When I say the words “practice addition” what comes to your mind? Are you thinking worksheets with sums and problems? That’s the picture that I see in my mind; and it’s not a very interesting and fun picture. It’s not surprising then, that most children are not too happy when asked to practice math.
My daughter is still in preschool, and hasn’t been taught addition. It’s normally introduced in Grade 1. But, I don’t strictly follow the school system, I believe that the mind of a child is like a sponge; if a concept is presented in a fun an interesting level, then it can be easily absorbed.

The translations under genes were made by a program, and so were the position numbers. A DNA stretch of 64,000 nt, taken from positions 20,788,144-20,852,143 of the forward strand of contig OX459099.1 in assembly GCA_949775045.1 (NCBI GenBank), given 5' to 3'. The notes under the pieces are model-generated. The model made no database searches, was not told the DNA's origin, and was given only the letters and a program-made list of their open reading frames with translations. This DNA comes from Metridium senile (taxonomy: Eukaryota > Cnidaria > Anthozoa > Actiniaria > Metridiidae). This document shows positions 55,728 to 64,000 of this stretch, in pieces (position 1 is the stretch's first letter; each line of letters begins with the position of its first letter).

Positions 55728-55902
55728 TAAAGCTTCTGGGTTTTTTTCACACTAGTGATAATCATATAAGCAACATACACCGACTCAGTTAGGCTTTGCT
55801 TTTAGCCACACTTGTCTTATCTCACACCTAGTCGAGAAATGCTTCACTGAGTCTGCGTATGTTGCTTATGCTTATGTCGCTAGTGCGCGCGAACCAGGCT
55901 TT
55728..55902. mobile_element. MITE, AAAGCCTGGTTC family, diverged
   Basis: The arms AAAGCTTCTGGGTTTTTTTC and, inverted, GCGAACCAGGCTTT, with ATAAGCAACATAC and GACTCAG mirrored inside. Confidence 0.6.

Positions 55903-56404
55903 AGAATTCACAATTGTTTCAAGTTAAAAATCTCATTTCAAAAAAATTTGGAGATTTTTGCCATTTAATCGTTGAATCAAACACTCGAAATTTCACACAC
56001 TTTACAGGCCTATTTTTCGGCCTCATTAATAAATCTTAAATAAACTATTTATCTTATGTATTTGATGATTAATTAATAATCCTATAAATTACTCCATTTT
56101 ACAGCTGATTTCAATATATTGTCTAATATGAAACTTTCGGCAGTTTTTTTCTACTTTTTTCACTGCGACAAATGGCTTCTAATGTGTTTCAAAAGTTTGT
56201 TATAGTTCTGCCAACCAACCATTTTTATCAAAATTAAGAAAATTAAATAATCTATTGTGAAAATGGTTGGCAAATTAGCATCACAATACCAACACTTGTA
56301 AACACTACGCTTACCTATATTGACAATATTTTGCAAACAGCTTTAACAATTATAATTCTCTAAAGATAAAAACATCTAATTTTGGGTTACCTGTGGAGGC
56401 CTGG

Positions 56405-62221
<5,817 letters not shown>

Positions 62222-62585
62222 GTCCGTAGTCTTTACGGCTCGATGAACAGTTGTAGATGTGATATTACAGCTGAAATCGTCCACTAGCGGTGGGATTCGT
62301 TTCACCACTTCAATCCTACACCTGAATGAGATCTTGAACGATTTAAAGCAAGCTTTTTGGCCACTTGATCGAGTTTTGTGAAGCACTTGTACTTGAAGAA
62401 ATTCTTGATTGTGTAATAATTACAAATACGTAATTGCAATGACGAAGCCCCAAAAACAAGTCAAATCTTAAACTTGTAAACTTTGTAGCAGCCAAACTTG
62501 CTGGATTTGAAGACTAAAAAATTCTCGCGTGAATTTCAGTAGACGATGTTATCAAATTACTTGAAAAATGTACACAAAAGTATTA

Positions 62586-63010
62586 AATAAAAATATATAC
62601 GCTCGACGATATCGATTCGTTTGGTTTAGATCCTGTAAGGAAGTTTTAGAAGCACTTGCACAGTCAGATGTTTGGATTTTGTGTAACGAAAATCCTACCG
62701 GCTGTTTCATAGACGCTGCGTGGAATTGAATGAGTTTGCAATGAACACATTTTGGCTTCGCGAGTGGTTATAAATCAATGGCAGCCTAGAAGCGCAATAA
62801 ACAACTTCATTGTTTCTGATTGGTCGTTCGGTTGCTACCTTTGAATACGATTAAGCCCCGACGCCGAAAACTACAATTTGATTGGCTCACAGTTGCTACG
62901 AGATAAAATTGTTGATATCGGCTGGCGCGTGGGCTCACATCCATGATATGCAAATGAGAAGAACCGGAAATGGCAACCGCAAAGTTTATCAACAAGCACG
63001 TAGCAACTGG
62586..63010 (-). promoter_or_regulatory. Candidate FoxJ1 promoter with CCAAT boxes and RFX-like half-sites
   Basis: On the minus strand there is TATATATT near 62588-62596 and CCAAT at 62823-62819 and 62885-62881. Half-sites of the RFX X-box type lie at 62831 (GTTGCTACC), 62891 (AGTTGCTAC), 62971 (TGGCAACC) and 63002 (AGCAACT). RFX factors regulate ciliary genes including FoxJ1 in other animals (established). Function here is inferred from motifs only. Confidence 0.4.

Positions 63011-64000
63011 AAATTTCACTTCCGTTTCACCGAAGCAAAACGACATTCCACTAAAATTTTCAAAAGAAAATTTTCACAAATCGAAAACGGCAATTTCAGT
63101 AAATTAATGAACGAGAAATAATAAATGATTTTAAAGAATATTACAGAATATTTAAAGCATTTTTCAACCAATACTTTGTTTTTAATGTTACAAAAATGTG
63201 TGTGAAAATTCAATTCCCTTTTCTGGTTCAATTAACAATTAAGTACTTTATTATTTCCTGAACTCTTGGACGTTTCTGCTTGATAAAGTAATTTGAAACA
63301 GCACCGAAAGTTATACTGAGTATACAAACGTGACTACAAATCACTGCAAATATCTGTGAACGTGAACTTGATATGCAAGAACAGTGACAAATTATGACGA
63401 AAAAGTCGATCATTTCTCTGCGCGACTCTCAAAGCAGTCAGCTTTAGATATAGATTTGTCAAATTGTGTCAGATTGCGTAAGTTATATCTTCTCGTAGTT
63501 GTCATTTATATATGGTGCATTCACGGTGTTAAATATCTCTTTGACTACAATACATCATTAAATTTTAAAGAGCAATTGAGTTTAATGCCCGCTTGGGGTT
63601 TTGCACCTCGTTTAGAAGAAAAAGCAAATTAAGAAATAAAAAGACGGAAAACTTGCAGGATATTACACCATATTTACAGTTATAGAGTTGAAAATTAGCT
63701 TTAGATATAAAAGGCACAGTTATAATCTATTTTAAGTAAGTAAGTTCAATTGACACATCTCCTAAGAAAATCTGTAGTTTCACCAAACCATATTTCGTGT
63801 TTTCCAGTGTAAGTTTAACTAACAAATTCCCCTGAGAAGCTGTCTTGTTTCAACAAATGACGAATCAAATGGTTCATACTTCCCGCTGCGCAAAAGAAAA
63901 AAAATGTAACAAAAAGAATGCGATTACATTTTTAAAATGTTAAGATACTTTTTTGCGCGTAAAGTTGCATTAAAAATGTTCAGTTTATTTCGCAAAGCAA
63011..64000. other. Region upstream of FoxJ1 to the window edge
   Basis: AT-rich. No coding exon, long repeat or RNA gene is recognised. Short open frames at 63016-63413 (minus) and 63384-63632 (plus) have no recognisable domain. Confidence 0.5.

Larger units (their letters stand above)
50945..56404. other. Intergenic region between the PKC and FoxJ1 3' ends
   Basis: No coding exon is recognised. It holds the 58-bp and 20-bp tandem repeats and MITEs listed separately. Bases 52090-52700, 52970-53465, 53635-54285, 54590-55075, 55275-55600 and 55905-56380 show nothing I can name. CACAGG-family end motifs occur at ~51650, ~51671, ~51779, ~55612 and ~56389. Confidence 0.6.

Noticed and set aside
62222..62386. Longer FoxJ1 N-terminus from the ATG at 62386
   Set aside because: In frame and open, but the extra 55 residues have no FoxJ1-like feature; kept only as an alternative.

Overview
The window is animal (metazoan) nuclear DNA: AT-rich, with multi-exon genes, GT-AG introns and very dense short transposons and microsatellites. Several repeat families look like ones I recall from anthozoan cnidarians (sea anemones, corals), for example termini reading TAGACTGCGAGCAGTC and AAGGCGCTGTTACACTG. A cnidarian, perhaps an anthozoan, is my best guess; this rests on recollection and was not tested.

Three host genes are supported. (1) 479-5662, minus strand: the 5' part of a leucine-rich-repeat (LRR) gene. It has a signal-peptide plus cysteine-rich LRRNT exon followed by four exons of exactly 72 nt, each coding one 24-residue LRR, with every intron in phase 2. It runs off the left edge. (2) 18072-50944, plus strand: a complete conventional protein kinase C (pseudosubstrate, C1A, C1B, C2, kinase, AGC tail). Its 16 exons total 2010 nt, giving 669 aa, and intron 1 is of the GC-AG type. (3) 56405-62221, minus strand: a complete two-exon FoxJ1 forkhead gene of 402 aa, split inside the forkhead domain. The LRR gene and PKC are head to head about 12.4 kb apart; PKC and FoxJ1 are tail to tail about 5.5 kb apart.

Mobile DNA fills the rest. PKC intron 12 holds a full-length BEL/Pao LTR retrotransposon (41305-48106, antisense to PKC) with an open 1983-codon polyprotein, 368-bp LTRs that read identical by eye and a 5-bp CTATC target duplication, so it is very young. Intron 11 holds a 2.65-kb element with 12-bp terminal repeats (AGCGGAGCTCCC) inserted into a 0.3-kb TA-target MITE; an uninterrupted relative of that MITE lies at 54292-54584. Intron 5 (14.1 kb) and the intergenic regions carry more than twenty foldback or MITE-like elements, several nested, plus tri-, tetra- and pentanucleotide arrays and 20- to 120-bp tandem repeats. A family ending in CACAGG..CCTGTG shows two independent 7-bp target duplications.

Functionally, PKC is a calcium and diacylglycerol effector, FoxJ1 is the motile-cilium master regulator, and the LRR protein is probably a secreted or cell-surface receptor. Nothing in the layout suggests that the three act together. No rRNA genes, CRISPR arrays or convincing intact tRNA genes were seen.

Here’s an example of how I taught her addition. I planned it out as an activity and did not tell her that she would be learning math or learning to add.
We began with building blocks, a clipboard and a sheet of paper (with boxes drawn) . I asked her to pull out two building blocks from the box. Next, I asked her to count the hubs (the little dots) on each block and write the number in the boxes. Then, I asked her to count the hubs on both blocks together and write that number in the last box.
She enjoyed the activity and filled 2 sheets with numbers; she did not realize that she was learning; for her it was “just fun”.